Things learned, observed in Pacific high school football Week 2.0
Published: September 2, 2012
Musings, mutterings and the occasional schmahts as Ornauer takes stock, report-card style, of the Pacific’s high school football teams two weeks into the season:
-- Yokota (2-0): Two words: Line surge. One observer at Friday’s Zama American at Yokota game said, “That line is pushing people back five yards.” Zama coach Steven Merrell said, “Like a blue wave marching forward. Amazing.” Yep, they’re all back, Victor Madaris, Jesse Hogan, Max Lester, Dylan Kessler and Jake Jackson, plowing the road for the likes of Morgan Breazell (289 yards, four touchdowns, 23 carries), Raymond Butler (281 yards, three touchdowns, 15 carries) and Stanley Speed (121 yards, three touchdowns, 8 carries). At that corner-free safety spot, Speed also has an appetite for turnovers, recording two in Friday’s game. But that slender sophomore defensive end, Ke’Ondre Davis. Oh, Ke’Ondre Davis! Note to opposing coaches: Double-team that guy or your quarterback is going to be eating … um … field turf, in most cases in Japan. Now, can the Panthers finally accomplished what they failed to the last three years, win at American School In Japan’s Mustang Valley? Grade: A+
-- Kadena (1-0): Four words: Some things never change. This isn’t the overpowering, dominant Speed Inc. squad of 2009 and 2010, but they’re consistent and efficient and can do it all, on the ground, in the air and on defense as well. The variable wing-T, single-wing and double-wing packages can make defensive players’ heads spin around above their necks trying to make all the reads. Sure, everybody’s gonna keep their eyes on No. 5, Justin Sego, but fullback Joseph “Pee Wee” Hermon can run hard. And you never know what No. 2, Joey Dyer, will do, carry the ball, fake and plow into the open for a touchdown pass. Offensive line is one year older, one year wiser and much bigger and quicker than last season’s. Note to opposing coaches: Don't throw the ball in the vicinity of No. 25, defensive back David Padilla. He'll most likely think the pass was intended for HIM, instead of your receiver. Grade: A.
-- Kubasaki (1-0): Two words: Jarrett Mitchell. Anybody see that first play on Saturday against Daegu High? I mean, he was all tied up in knots for what appeared to be a three-yard loss. Yet somehow, he extricated himself, blew around the right side reversing his field and running untouched for a 43-yard touchdown. That was en route to a 232-yard, 13-carry performance, truncated when the game entered running clock in the second half. One worry that coach Fred Bales had entering the season evaporated when new quarterback Tyler Smith completed just five passes for 41 yards, but three of them went for touchdowns. Note to opposing coaches: Keep an eye on Kubasaki’s # 74; he have a voracious appetite for unblocked quarterbacks. And the young receiver corps that Bales spoke of earlier this summer is starting to pay dividends. Grade: A-.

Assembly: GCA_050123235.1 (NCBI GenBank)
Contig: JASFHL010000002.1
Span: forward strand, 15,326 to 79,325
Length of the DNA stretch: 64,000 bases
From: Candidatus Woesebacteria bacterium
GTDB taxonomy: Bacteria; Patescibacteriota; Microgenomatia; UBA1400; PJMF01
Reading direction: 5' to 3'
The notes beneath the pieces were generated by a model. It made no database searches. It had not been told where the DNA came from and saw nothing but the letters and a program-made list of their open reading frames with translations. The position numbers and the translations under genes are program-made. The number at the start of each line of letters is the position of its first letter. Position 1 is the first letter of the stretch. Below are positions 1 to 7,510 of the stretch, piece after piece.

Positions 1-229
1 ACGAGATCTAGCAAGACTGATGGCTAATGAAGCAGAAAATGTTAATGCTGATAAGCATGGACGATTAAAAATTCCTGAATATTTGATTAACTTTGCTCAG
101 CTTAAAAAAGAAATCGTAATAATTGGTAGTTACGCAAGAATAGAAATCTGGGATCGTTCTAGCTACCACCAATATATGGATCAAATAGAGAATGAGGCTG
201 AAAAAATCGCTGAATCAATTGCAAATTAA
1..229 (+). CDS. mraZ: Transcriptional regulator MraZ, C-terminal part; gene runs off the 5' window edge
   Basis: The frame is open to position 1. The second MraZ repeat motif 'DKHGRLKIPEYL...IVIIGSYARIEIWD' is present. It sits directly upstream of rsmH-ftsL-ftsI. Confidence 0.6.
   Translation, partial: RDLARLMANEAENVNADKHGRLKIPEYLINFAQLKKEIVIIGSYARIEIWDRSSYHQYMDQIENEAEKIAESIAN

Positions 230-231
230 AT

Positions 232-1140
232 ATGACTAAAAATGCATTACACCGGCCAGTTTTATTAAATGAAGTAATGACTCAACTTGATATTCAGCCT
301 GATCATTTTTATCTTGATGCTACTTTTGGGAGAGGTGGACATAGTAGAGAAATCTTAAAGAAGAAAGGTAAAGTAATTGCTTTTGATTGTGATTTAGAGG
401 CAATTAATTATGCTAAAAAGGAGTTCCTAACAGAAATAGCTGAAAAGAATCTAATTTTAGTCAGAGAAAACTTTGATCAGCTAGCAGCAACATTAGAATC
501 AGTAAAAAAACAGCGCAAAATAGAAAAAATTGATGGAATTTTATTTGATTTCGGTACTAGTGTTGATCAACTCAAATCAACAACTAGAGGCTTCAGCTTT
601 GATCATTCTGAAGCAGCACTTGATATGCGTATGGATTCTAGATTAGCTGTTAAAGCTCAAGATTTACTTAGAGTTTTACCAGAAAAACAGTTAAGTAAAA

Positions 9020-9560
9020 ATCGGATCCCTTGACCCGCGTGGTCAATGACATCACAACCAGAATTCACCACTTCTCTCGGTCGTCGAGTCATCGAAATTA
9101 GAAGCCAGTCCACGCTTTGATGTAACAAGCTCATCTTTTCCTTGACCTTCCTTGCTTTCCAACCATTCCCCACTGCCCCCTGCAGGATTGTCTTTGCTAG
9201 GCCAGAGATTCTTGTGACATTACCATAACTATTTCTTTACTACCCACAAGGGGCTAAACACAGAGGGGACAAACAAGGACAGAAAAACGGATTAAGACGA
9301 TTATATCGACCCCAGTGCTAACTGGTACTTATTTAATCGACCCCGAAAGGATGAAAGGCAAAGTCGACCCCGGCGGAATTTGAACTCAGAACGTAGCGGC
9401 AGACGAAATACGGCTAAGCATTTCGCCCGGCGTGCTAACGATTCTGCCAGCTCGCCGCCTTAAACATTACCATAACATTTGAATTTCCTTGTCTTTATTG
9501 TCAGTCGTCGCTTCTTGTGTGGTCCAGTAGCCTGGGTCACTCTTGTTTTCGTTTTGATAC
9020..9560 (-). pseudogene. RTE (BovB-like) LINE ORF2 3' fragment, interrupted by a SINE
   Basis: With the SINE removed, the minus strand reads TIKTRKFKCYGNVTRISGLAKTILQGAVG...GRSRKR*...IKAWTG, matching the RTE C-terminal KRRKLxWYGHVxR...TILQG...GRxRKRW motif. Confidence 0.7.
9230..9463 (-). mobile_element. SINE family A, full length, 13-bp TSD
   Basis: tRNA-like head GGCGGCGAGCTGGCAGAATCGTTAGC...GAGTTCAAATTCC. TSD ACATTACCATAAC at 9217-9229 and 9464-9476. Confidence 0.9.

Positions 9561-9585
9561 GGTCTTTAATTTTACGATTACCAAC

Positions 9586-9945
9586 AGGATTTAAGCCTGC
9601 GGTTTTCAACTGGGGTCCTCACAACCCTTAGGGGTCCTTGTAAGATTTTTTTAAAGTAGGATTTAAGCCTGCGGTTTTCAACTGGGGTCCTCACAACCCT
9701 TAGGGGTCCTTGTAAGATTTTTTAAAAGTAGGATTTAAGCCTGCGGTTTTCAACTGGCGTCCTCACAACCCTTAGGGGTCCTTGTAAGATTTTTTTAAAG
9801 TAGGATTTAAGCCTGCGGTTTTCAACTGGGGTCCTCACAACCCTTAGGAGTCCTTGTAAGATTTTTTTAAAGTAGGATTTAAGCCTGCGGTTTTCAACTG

-- Nile C. Kinnick (2-0): Two words: Cardiac kids. Twice, the Red Devils have had to come from behind, first beating Zama American 20-6 on Aug. 24 at Naval Air Facility Atsugi, then surviving a see-saw battle with Robert D. Edgren for a 29-26 win on Friday at Berkey-by-the-Bay. And don’t think for a second that coach Dan Joley isn’t totally relieved at both outcomes. And that’s against Division II opponents, although this isn’t your big brother’s Edgren team that fell on hard times these last four seasons. Dustin Wilson is peaking as a quarterback during some fire-testing that would singe most any QB. And any team that isn’t keying on Quinton Holden, be it on special teams or offense, is hurting itself. Holden may be the most dangerous return man in Japan since Edgren’s Zach Latimore four years ago. Grade: B+